Even though one has the Bible, one still has to explain or interpret in order to understand that which the Holy Spirit revealed to His prophets and apostles. For this very reason, God gave to the Christian community men who were gifted with the gift of teaching. Paul explains this particular grace of God to the Ephesians: “It was he who gave some to be apostles, some to be prophets, some to be evangelists, and some to be pastors and teachers, 12 to prepare God’s people for works of service” (Ephesians 4:11-12). An excellent example of this need for teachers, as mentioned above, is the case in point of Phillip who put in plain words Isaiah 53 to the Ethiopian Eunuch (Acts 8:26-40).
For a second time, ones attention should focus on Paul’s ministry in Thessalonica as he sought to give explanation or shed light on the Word of God to the Jews in the Synagogues (Acts 17:2, 4). Every believer is to engage in the art of exegesis (The use of critical and scholarly procedures to derive the meaning of a passage of Scripture) when he/she reads a text. God demands that every individual utilize his/her mind in one’s devotion to God. This concept of the mind’s usefulness in God’s kingdom is set forth in Jesus’ response to a Pharisee, an expert in the Law: “Love the Lord your God with all your heart and with all your soul and with all your mind.’ 38 This is the first and greatest commandment” (Matthew 22:37). The following quote, though lengthy, summarizes succinctly the essence of this essay:
Interpretation is simply man’s view of God’s revelation. Revelation is what God says, while interpretation is the meaning we give to what He has said. We have a way of confusing the two, identifying what we suppose the scriptures to teach with what they actually teach. Those who deny that they interpret, but simply “take the Bible for what it says,” are only kidding themselves. There is no way to make sense of any literature except by ascertaining its meaning. This is true of the simplest sentences, whether in the Bible or out. If we are told “The man made the horse fast,” we have to judge by context what it means, for it could refer to hurrying an animal, causing him to go without food, tying him, or hurriedly carving him out of wood or stone. If Jesus tells us that he is “the bread come down out of heaven,” we don’t just take it for what it says. One who doesn’t interpret does nothing. It is important that we realize that we do interpret and that we are not infallible interpreters.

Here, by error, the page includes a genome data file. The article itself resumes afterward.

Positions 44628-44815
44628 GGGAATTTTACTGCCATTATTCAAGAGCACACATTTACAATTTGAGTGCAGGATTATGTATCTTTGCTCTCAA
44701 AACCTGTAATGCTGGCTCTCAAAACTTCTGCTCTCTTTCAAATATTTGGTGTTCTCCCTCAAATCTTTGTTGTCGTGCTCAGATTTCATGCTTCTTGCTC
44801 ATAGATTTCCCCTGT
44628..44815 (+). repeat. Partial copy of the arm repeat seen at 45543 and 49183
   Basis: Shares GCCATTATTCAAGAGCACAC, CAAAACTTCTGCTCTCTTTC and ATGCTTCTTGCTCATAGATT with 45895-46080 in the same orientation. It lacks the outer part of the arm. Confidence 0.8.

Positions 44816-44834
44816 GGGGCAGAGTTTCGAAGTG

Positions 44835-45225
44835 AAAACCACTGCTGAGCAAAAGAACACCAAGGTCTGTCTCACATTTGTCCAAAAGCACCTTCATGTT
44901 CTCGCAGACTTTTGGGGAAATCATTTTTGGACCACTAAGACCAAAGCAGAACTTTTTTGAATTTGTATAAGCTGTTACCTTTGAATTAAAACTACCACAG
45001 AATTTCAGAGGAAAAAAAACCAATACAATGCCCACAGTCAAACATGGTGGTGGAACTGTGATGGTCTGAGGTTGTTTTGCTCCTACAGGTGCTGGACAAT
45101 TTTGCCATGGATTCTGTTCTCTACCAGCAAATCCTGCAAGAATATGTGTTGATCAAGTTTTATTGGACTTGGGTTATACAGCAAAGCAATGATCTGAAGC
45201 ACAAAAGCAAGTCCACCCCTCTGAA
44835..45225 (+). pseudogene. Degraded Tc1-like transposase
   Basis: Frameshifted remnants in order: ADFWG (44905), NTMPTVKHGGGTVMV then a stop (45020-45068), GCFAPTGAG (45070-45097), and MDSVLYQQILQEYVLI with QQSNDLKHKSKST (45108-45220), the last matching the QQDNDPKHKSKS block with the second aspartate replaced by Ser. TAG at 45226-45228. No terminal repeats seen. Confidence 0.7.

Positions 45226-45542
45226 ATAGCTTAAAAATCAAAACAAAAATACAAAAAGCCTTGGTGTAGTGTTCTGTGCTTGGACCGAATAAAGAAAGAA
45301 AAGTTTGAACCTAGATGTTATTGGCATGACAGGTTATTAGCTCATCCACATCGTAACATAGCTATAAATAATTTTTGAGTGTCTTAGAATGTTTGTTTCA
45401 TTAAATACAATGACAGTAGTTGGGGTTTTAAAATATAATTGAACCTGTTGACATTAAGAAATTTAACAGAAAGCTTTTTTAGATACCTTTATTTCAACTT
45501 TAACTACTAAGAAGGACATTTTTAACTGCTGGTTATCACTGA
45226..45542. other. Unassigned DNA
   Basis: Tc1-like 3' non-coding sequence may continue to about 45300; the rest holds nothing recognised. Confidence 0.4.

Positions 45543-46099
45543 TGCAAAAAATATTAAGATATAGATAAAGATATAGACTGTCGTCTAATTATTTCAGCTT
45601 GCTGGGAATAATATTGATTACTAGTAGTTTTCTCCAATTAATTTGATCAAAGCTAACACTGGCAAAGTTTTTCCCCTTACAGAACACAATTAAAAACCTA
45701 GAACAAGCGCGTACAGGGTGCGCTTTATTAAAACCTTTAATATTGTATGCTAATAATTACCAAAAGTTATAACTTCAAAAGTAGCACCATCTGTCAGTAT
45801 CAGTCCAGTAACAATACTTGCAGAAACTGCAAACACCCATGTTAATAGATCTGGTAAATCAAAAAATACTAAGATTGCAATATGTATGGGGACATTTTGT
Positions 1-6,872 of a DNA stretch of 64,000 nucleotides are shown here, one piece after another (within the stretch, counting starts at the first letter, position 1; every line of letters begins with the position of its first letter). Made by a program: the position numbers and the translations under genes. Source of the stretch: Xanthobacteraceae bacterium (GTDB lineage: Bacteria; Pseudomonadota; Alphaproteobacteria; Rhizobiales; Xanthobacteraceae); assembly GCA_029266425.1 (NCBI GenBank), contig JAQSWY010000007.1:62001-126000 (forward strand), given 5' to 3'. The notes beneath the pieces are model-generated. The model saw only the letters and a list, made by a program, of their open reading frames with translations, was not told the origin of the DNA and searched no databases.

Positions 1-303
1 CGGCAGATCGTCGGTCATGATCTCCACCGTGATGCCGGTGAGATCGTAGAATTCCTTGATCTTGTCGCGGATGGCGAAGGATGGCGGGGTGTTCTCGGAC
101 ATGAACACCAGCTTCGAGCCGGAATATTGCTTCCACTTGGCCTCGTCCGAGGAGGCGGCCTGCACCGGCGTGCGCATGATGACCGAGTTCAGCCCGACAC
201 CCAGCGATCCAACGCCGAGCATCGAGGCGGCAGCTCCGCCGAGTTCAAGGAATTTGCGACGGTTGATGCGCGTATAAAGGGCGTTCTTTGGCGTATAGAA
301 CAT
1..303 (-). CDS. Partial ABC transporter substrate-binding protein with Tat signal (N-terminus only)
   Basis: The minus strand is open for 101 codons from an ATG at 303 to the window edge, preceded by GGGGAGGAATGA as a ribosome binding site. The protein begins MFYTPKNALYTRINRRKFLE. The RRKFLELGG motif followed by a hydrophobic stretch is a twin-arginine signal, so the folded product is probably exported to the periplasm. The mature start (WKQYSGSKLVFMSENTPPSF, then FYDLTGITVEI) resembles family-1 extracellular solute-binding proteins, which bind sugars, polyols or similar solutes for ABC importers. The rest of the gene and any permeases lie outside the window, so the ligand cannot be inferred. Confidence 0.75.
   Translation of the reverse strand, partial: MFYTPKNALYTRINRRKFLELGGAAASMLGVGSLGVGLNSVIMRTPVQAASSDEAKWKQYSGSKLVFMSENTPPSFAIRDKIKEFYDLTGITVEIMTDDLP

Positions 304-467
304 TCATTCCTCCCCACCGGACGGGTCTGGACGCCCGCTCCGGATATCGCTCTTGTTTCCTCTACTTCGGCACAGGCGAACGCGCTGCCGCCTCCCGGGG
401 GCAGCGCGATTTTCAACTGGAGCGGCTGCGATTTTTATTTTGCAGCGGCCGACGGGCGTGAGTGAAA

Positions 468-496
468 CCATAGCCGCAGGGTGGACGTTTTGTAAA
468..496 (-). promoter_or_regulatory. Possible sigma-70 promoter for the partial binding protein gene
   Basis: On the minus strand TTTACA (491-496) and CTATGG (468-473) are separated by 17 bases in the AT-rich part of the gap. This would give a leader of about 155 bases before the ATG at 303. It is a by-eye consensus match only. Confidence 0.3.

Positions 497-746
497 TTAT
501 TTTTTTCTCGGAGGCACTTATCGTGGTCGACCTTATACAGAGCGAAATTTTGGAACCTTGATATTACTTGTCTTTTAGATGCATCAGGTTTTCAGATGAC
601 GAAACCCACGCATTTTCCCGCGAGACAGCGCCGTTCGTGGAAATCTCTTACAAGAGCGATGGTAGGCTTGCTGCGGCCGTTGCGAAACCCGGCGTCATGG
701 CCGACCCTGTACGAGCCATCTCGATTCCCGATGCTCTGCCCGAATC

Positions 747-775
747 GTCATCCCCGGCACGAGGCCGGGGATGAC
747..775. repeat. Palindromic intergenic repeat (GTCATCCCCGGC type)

Frederick W. Farrar, “Religious Hatred,” The Early Days of Christianity,” cited in Carl Ketcherside, Mission Messenger 27, no. 6 (June 1965): 92.
 All Scripture citations are from The New International Version, (Grand Rapids, MI: Zondervan Publishing House) 1984, unless noted otherwise.
 John Mark Hicks, “Divine Interpretation,” Gospel Advocate 138, no. 6 (June 1996): 23.
 Leighton/Thomas, 1 & 2 Peter, The Crossway Classic Commentaries, Alister McGrath and J.I. Packer, Series Editors (Wheaton, Illinois: Crossway Books, 1999), 271.
 Michael Green, The Second Epistle General of Peter and the General Epistle of Jude, Tyndale New Testament Commentaries (Grand Rapids: Eerdmans, 1968), 91.
 Leighton/Thomas, 1 & 2 Peter, 271.
 Leroy Garrett, “The Inspiration of the Scriptures,” Restoration Review 17, no. 8 (October 1975): 150.